Atomic Fiction is leading the way for Hollywood visual effects (VFX) studios that are looking to cut costs on production, whilst maintaining a high level of artistic quality, by rendering images in Amazon's EC2 cloud.
Computerworld UK spoke to Kevin Bailie, CEO and co-founder of Atomic Fiction, and Alex Schworer, the company's lead developer, who recently worked with director Robert Zemeckis on the VFX for his Oscar nominated film, Flight.
"The nice thing for the artists is that the changes are really minimal. They send their render job, which is kind of like a batch operation, and depending on the complexity, can take anywhere from an hour to a couple of days to finish. For them it doesn't matter whether it's an on-site data centre or Amazon's cloud," he said.
"There is some technology behind the scenes that we use to keep data in sync across the Amazon data centres and our internal data centre, which has been developed by a company called Zero FX. They have written some tools that allow our assets to stay in sync with the cloud."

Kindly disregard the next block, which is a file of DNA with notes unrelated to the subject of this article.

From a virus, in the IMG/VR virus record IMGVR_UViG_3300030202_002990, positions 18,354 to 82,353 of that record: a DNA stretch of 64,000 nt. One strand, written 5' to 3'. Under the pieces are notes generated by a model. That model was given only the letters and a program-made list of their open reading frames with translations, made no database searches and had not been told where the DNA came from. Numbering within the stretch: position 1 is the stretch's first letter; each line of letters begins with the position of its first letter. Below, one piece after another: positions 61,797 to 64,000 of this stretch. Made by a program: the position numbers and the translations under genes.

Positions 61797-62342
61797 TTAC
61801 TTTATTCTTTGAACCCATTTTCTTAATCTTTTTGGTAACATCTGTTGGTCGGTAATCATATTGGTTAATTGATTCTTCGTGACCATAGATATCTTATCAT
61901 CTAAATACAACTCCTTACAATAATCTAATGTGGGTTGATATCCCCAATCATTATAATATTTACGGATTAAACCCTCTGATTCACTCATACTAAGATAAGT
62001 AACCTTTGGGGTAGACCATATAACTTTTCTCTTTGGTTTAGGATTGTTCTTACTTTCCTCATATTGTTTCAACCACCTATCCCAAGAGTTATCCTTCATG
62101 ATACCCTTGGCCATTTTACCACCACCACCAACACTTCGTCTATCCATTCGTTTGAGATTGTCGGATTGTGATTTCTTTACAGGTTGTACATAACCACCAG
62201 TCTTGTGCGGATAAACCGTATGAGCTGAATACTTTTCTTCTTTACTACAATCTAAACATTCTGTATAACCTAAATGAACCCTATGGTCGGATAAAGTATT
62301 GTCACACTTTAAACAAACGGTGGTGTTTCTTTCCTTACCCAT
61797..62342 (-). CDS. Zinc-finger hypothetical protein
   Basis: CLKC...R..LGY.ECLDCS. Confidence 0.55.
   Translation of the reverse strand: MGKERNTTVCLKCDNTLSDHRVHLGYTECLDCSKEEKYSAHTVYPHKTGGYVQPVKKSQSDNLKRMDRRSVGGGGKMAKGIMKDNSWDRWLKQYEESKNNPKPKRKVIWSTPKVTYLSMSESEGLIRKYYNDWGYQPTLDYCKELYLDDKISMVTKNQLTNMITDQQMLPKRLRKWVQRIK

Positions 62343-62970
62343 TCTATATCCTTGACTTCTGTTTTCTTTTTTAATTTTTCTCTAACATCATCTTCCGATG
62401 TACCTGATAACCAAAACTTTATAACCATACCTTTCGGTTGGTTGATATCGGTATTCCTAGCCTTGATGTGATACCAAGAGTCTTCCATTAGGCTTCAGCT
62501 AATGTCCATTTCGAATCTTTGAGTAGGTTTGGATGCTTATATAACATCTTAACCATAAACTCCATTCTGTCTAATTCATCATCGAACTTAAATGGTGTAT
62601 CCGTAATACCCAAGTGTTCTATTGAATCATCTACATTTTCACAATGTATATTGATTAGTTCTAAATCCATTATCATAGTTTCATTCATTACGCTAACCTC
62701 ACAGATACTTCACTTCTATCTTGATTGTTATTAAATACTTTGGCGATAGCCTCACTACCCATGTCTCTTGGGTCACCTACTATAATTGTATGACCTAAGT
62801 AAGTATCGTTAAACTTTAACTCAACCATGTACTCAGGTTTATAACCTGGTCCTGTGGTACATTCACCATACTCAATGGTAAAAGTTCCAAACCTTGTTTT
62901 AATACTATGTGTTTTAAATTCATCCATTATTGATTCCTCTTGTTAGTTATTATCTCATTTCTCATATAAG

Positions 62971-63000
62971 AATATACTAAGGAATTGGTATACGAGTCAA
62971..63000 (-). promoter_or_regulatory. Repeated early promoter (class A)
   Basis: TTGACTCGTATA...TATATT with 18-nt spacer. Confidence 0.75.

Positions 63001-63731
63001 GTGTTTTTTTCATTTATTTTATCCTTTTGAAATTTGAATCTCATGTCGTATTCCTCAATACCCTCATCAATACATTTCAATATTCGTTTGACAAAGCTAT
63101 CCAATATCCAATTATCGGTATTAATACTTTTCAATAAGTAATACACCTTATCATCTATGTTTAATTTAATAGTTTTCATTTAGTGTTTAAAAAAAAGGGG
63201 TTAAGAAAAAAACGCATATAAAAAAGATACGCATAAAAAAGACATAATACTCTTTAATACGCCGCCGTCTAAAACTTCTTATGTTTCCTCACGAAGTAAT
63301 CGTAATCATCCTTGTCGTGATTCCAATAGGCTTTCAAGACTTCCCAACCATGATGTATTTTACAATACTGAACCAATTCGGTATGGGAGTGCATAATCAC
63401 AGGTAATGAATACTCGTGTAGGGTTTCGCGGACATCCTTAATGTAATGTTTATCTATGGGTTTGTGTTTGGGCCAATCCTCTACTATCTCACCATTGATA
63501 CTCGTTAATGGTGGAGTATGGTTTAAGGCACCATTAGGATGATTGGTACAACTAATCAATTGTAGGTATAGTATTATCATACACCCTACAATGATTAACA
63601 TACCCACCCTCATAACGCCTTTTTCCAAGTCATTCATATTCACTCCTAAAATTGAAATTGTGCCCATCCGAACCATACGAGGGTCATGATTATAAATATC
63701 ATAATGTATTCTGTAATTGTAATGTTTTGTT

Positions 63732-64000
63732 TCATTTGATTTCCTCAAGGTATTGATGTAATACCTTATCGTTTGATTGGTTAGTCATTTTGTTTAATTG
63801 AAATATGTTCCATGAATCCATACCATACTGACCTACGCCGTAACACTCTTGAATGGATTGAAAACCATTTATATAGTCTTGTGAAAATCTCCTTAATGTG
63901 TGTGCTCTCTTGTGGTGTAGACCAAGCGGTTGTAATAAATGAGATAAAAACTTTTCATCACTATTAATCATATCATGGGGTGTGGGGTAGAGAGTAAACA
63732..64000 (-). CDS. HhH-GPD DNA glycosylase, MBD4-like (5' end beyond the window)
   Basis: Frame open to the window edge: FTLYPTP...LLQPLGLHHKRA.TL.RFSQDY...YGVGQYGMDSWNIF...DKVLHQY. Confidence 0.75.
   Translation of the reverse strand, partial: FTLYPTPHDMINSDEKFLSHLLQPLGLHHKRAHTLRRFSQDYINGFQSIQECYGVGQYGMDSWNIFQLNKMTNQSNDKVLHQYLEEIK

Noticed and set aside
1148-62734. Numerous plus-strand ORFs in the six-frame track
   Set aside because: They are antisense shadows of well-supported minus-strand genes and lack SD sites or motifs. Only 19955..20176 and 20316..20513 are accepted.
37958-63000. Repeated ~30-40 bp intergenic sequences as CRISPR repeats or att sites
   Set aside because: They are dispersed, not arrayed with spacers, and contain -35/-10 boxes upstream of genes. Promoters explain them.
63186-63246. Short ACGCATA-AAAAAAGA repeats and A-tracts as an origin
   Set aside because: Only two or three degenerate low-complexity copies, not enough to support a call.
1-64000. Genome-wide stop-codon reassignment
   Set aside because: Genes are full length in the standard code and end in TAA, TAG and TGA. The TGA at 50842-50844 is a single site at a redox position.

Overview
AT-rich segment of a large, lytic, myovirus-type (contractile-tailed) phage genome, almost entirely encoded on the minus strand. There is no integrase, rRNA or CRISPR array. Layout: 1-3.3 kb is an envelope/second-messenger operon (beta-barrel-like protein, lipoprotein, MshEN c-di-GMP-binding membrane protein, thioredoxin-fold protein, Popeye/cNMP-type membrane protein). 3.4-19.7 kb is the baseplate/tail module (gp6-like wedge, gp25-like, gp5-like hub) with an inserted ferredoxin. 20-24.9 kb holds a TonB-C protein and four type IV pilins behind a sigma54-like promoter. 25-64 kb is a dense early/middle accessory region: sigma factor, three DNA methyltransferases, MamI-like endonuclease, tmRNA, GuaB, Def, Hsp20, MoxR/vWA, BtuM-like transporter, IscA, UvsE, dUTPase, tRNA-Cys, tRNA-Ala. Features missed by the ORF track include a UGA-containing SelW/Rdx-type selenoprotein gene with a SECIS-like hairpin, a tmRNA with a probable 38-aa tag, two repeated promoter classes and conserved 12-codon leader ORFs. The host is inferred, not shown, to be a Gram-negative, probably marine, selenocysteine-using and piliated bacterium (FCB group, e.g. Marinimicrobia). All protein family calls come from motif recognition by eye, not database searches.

He added: "Then conversely, once those render jobs finish in the cloud, there's a process to sync them back to our network and alert the artist that it's ready to go."
For an in-depth case study on Atomic Fiction's use of Amazon's EC2, which looks at Bailie's security challenges, bandwidth concerns and the business challenges of rendering in a cloud environment, click here.
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